Find out more about our Academic Medical Centre and efforts in Academic Medicine
Find out more about what JOAM do to support AM initiatives
Academic Medicine Executive Committee (AM EXCO)
Our appointed ACP leaders within the respective 15 ACPs
Guidelines, forms, and templates for Academic Medicine.
The facial nerve is large nerve of the head that controls many important movements of your face such as smiling, frowning, chewing, furrowing your brow. This nerve may be damaged for many reasons such as trauma, surgery, stroke, brain growths, infection or a birth-related condition. This may result in permanent facial weakness (also known as facial palsy or facial paralysis), which results in noticeable drooping of the affected side of your face. You may also experience problems with speaking, blinking, swallowing saliva, eating or communicating through natural facial expressions.
Facial reanimation is a type of surgery that restores movement, function, and symmetry to your face to revitalise your ability to close your eyes, talk, chew, drink and smile.
From the time of facial nerve damage, the facial muscles will slowly lose their ability to contract over the months (atrophy). Once the muscles have completely atrophied, the options of surgical treatment to correct this problem become more limited. Thus, it is important to be reviewed by a facial reanimation specialist as early as possible to maximise your success of facial reanimation.
Depending on the severity of your facial weakness and duration since the time of nerve damage, the following procedures may be recommended:
a) Nerve proceduresFrom the time of facial nerve damage, the facial muscles remain healthy for about 18 months before they completely shrink and lose their ability to function (atrophy). Thus, if no more than a year has passed since your facial paralysis began, it may be possible to restore the nerve stimulus to the facial muscles by transferring a nerve to that area. Examples include:
Recovery of movement after any nerve procedure takes months as nerve regrowth is very slow. It can take many months for muscle control to return on the paralysed side of the face.
b) Muscle transpositionHealthy muscle on the paralysed side can be rerouted to replace a function that has been lost after facial paralysis. Most commonly, one of the chewing muscles (temporalis muscle or masseter muscle) is used to restore smiling, as these muscles are powered by a nerve different from the facial nerve. This allows the person to smile on the paralysed side by clenching the jaw.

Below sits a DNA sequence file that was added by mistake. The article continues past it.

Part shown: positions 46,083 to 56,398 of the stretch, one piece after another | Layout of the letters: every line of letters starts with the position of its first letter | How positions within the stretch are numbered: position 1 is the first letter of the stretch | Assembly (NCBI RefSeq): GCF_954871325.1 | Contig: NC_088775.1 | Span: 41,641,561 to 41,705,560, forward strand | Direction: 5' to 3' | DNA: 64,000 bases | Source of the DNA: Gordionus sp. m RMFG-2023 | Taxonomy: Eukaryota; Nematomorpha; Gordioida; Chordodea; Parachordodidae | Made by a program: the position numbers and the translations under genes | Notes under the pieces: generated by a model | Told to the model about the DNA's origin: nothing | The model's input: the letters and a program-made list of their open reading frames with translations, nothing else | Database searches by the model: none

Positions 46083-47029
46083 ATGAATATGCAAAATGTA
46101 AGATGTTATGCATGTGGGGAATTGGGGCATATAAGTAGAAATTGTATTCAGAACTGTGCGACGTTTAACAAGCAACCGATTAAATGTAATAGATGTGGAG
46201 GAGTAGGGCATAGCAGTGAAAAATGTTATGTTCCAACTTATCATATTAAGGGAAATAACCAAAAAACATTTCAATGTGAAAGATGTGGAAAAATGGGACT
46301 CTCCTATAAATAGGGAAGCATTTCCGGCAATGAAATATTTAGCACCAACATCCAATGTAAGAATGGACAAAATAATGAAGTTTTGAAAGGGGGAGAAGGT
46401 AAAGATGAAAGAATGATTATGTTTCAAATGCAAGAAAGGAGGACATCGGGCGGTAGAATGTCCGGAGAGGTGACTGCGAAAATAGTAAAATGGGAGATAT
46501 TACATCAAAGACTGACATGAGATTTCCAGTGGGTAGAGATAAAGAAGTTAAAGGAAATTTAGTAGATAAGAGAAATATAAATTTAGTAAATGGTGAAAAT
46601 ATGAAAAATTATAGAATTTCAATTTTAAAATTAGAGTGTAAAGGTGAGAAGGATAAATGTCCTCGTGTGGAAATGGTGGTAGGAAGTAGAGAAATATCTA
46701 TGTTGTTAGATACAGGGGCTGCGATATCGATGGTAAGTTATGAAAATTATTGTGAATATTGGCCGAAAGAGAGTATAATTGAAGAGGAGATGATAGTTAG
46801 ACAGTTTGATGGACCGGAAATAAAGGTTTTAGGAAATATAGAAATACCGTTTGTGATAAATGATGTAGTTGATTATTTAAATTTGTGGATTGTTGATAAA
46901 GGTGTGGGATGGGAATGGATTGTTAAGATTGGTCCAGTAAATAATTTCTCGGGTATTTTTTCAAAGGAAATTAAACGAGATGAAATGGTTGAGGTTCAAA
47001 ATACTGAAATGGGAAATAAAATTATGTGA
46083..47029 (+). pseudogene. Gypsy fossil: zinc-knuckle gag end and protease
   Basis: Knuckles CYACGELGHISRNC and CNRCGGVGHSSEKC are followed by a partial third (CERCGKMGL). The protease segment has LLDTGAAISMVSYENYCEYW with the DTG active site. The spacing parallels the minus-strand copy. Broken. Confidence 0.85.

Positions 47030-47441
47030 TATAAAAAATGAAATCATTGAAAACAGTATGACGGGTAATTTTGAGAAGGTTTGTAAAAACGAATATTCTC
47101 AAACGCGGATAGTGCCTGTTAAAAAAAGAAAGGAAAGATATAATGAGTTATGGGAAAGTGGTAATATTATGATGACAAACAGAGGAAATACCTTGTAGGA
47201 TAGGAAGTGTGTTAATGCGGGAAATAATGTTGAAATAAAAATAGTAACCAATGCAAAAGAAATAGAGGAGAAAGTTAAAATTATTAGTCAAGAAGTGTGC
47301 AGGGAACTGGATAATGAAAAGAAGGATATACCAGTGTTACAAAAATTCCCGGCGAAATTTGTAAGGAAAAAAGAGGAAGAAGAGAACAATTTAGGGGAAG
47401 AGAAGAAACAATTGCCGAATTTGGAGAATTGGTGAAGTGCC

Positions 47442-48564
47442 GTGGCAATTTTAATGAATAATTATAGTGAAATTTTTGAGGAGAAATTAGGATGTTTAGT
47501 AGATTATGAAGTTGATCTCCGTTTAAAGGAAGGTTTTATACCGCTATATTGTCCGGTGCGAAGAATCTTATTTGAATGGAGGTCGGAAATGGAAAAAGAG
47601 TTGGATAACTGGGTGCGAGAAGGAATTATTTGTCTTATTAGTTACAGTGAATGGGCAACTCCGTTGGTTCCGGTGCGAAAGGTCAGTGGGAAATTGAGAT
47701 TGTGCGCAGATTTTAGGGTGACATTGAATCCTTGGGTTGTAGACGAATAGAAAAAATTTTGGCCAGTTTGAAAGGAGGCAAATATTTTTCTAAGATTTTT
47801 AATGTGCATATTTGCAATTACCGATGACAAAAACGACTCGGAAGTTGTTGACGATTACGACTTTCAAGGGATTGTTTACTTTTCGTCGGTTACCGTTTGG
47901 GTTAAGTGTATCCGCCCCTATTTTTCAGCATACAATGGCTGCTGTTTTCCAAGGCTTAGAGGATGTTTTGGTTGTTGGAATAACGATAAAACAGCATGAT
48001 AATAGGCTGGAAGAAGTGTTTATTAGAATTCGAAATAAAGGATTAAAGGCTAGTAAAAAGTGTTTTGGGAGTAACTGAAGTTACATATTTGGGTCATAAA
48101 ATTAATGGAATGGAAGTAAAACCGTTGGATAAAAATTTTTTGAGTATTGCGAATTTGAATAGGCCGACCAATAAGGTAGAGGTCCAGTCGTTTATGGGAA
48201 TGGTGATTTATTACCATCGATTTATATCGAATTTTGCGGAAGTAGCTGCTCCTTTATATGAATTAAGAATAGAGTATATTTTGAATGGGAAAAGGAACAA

c) Muscle transferIn this procedure, healthy muscle is taken with its nerve and blood supply from another area – commonly the thigh (gracilis muscle) or back (latissimus dorsi muscle) – and implanted into the paralysed side of the face. As nerve regrowth into the muscle is slow, it can take many months for muscle control to return on the paralysed side of the face.
d) “Static” proceduresThese simpler procedures allow quick improvement in the symmetry of the face but do not restore facial movement. Examples include:
After the Surgery
The recovery process for reanimation procedures varies depending on which procedure is performed, whether you have more than one procedure, your age and health, and how long your nerves and muscles have been paralysed. Painkillers and antibiotics will be prescribed to control the pain and minimize the risk of infection. For more complex procedures, you will stay in hospital for a few days until you have recovered sufficiently for discharge.
Your surgeon will see you regularly in clinic afterwards to monitor your wound healing and recovery of facial function. If you have had a nerve or muscle procedure, facial nerve rehabilitation therapy after surgery is key to maximising the results of your procedure. A specialised facial physical therapist will review you regularly over the months and guide you through the necessary exercises in your ensuing months of recovery.
It may take one year or more to achieve maximum facial movement following facial reanimation surgery and rehabilitation therapy.
Understanding the Risks
As with any major surgery, facial reanimation carries risks such as:
You may need to undergo revision surgery to correct these problems. The subject of risks, as well as potential complications of surgery are best discussed on a personal basis between you and your plastic surgeon.